NSIIP Community Connections & Intercultural Relationships Working Group
North Shore residents are engaged in building intercultural relationships and connections based on mutual trust & reciprocity.
- Only 25% of community service providers believe there is mutual trust between immigrants and long term residents, and that discrimination is not a problem on the North Shore. Only 34% believe “newcomers feel a strong sense of belonging to the North Shore.” Slightly fewer than half believe that newcomers are comfortable “attending community events.”
- 48% of immigrant respondents reported that connecting with people in the community is the most important factor making them feel welcomed and included. Meanwhile, 66% said it is important to have connections with others from their own cultural group, and 81% felt that way about meeting people from outside of their cultural group.
- Despite a high level of interest in connecting with local community, only 44% of immigrant respondents have been a member of a North Shore organization. More than 70% of those who do not feel welcomed and included also report dissatisfaction with their contact with neighbours.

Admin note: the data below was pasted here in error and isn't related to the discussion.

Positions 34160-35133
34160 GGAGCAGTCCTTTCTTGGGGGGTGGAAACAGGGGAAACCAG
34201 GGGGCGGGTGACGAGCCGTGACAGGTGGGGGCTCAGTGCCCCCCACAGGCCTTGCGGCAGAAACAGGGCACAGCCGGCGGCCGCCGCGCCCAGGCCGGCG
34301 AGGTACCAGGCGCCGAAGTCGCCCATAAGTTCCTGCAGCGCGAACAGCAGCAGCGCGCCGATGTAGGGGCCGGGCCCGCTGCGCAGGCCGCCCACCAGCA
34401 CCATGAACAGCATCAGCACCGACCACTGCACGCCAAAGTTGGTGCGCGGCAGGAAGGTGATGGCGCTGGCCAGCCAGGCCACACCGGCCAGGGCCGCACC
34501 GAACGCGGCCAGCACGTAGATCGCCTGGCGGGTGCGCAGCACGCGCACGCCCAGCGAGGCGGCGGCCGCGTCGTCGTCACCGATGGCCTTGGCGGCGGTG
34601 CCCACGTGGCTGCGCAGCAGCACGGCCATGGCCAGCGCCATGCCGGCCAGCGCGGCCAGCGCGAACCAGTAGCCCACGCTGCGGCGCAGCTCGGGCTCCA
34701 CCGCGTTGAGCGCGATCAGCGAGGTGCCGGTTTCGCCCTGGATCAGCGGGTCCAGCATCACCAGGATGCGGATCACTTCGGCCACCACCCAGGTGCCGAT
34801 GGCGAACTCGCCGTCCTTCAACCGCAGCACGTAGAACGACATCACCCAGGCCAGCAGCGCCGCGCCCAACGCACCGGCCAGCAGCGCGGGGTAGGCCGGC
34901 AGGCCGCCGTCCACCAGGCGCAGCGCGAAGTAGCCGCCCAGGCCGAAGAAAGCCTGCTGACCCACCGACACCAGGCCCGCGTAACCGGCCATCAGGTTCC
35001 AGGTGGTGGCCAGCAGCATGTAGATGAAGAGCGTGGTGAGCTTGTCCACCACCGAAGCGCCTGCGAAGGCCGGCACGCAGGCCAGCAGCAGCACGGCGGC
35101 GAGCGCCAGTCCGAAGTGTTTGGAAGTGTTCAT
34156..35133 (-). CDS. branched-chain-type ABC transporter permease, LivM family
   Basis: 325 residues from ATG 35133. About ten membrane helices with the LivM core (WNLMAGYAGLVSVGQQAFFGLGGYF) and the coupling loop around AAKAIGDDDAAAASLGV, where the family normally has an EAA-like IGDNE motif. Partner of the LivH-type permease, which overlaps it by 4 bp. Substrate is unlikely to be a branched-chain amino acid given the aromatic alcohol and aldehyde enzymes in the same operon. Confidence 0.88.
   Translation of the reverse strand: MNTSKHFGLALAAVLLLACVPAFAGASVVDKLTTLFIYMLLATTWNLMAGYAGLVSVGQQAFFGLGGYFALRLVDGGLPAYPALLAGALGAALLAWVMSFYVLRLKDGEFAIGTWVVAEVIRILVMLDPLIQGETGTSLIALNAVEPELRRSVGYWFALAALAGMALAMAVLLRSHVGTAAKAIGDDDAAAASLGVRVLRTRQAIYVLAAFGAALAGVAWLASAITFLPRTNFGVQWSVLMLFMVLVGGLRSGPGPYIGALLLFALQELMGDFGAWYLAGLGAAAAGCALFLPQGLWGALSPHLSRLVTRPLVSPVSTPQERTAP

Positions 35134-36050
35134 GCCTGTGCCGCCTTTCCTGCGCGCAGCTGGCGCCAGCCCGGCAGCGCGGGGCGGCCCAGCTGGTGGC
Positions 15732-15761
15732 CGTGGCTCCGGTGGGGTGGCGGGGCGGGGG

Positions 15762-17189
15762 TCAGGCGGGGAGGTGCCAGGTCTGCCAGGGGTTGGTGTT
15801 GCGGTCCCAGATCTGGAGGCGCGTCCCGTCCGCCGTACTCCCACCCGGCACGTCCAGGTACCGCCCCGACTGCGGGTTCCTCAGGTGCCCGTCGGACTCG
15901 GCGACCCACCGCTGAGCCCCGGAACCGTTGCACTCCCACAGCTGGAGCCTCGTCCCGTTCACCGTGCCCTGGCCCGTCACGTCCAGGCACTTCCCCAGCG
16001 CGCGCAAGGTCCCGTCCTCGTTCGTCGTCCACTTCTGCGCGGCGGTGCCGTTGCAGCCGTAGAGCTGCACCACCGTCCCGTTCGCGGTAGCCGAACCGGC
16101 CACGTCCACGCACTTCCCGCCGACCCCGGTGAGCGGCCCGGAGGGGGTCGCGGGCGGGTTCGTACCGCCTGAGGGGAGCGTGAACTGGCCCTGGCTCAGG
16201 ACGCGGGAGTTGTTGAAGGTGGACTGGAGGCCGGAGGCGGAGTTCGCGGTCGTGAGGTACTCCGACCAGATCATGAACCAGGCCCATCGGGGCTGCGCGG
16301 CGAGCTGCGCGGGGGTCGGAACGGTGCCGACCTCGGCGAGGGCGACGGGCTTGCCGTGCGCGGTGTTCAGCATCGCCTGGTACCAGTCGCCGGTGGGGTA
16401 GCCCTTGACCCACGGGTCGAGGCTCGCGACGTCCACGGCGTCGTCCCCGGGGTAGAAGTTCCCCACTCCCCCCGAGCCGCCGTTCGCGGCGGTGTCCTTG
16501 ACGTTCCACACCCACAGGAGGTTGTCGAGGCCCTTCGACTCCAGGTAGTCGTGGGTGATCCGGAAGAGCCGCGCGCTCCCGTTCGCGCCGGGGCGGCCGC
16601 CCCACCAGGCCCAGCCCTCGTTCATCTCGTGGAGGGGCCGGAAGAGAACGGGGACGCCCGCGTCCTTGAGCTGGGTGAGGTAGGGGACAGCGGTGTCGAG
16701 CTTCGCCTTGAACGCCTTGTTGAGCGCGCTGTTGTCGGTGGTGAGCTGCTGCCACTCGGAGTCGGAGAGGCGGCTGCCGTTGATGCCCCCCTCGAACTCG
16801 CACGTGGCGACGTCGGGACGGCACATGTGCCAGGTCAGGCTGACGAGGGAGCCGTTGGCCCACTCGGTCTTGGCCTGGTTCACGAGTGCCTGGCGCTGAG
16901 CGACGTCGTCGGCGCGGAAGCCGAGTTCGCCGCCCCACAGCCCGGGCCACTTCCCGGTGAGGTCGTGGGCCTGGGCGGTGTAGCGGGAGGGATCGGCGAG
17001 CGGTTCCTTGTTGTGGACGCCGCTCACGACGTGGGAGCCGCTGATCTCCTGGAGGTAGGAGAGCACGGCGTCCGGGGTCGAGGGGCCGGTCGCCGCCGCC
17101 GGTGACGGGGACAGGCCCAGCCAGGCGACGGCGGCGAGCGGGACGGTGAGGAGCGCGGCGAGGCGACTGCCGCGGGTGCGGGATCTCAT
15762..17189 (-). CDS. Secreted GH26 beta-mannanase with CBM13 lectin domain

- Sport, fun and recreation were identified as powerful connectors and respondents indicated there are not enough activities and recreation opportunities, especially for kids and youth.
- Immigrants say they find it easier to connect with others at events or festivals, and with those who share hobbies and interests.
The North Shore Immigrant Inclusion Partnership honors and recognizes that our collective work is carried out on the traditional, ancestral, unceded, and occupied territories of the Skwxwú7mesh (Squamish), Səl̓ílwətaɬ (Tsleil-Waututh), and xʷməθkʷəy̓əm (Musqueam) Peoples.
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